Calif. court: Gang clothing can be factor in police search
A Redding, Calif., police officer did not violate the First Amendment rights of a man he stopped to search in part because of his gang-related clothing. A state appeals court determined that the officer could factor in clothing typically associated with a white supremacist gang in deciding whether to detain a person.
On Dec. 20, 2009, Officer Michael Skeen pulled into a convenience store parking lot and noticed Christopher Easley scratching a lottery ticket. Skeen saw Easley throw the ticket toward a garbage can but miss. Easley was wearing a black bomber jacket with “white power” and swastika patches, red suspenders and black combat boots with red laces. Skeen knew this clothing showed that Easley was affiliated with a White supremacist gang, and that gang members wore black combat boots with red laces as a trophy to signify that they had beaten a victim to a bloody pulp.
After Easley’s lottery ticket landed on the ground, Skeen detained him for littering. Because Easley became agitated and because of his white-supremacist clothing, Skeen decided to search him for weapons. He found a knife blade and pepper spray in Easley’s jacket.
Skeen arrested Easley on a charge of violating a state law prohibiting the possession of a dirk or dagger. Easley filed a motion to suppress the evidence from the search, contending that the search violated his constitutional rights. Specifically, he claimed the search violated his Fourth Amendment right to be free from unreasonable searches. A trial judge denied his argument.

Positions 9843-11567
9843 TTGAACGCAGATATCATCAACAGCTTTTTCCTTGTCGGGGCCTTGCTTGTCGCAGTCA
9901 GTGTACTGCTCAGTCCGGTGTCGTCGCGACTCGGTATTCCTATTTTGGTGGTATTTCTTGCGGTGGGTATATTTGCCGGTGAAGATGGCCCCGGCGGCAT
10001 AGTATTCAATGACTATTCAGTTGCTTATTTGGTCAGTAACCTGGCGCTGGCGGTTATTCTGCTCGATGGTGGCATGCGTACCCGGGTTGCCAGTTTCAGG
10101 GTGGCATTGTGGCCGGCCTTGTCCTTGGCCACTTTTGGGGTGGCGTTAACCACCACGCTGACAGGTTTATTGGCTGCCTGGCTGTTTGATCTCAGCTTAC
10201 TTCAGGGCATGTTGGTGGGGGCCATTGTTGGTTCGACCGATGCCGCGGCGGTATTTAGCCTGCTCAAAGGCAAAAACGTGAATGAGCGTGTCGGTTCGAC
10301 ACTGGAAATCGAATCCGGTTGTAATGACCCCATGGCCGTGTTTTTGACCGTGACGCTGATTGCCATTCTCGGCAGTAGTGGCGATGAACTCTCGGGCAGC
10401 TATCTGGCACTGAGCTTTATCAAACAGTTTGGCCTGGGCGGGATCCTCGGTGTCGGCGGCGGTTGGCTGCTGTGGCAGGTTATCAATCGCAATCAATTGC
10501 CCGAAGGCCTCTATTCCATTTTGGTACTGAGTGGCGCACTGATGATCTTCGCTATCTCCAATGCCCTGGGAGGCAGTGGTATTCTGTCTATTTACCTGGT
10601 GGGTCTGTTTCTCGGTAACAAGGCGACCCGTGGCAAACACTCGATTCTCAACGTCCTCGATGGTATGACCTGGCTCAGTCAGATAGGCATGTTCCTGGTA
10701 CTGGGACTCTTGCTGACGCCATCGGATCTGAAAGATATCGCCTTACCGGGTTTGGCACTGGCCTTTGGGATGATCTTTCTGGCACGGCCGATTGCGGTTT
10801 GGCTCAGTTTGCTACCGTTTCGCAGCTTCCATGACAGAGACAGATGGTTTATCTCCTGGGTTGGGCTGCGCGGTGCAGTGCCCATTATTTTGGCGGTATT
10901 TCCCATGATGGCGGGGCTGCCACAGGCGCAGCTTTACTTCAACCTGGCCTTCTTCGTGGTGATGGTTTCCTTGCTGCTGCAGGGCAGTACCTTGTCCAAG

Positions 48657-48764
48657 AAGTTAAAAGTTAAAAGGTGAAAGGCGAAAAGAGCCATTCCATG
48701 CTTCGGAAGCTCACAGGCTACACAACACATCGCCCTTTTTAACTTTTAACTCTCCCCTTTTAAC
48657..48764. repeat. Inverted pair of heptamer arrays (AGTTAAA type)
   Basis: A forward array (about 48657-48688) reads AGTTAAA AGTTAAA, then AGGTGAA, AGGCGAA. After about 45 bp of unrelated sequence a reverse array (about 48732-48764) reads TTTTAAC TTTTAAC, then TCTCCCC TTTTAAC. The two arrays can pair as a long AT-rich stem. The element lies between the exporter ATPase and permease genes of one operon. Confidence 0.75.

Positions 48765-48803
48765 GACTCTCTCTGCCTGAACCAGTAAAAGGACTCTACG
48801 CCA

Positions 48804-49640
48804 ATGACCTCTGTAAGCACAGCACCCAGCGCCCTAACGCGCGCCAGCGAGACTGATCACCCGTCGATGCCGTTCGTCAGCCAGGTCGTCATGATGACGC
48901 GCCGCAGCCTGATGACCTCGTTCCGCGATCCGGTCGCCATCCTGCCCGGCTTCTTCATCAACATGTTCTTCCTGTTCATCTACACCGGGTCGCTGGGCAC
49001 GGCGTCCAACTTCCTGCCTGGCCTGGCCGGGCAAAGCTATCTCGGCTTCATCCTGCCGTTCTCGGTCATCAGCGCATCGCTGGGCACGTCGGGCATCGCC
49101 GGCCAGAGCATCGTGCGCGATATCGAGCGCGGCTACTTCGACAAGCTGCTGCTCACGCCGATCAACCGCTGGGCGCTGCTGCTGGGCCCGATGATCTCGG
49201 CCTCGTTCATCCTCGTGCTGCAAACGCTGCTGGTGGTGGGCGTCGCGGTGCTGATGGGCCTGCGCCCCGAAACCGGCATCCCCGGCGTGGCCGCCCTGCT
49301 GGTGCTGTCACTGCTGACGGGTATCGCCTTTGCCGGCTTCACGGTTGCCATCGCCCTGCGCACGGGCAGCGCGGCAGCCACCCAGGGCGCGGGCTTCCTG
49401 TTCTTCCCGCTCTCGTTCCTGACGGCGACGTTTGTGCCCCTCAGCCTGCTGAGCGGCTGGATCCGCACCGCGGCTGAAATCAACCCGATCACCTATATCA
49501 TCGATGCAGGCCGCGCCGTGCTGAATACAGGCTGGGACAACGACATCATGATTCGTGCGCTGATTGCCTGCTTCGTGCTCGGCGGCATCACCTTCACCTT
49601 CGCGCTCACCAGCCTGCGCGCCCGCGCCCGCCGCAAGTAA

On appeal, Easley continued to pursue his Fourth Amendment argument, but also raised an interesting First Amendment issue. He argued that the sole basis for the search was his style of clothing, and that for police to use such a criterion violated his rights to free expression.
The California Court of Appeal, 3rd Appellate District, rejected Easley’s constitutional claims — including his First Amendment argument — in its Aug. 29 opinion in People v. Easley. “Defendant has cited no authority, and independent research has not revealed any, suggesting that a suspect’s possible gang membership, and clothing declaring that membership, is not a valid consideration in the totality of the circumstances supporting a search,” the appeals court wrote.
The appeals court also wrote that Skeen stopped Easley not only for his clothing but also because of his littering and his reaction to seeing a police officer. The clothing was just a relevant factor in the decision to search, the court said, not the exclusive factor.
“The clothing indicated defendant was a member of a street gang and had personally committed serious, violent acts,” the appeals court wrote. “We conclude that there was no violation of defendant’s First Amendment rights because defendant’s clothing was an appropriate consideration in evaluating the totality of the circumstances supporting the search.”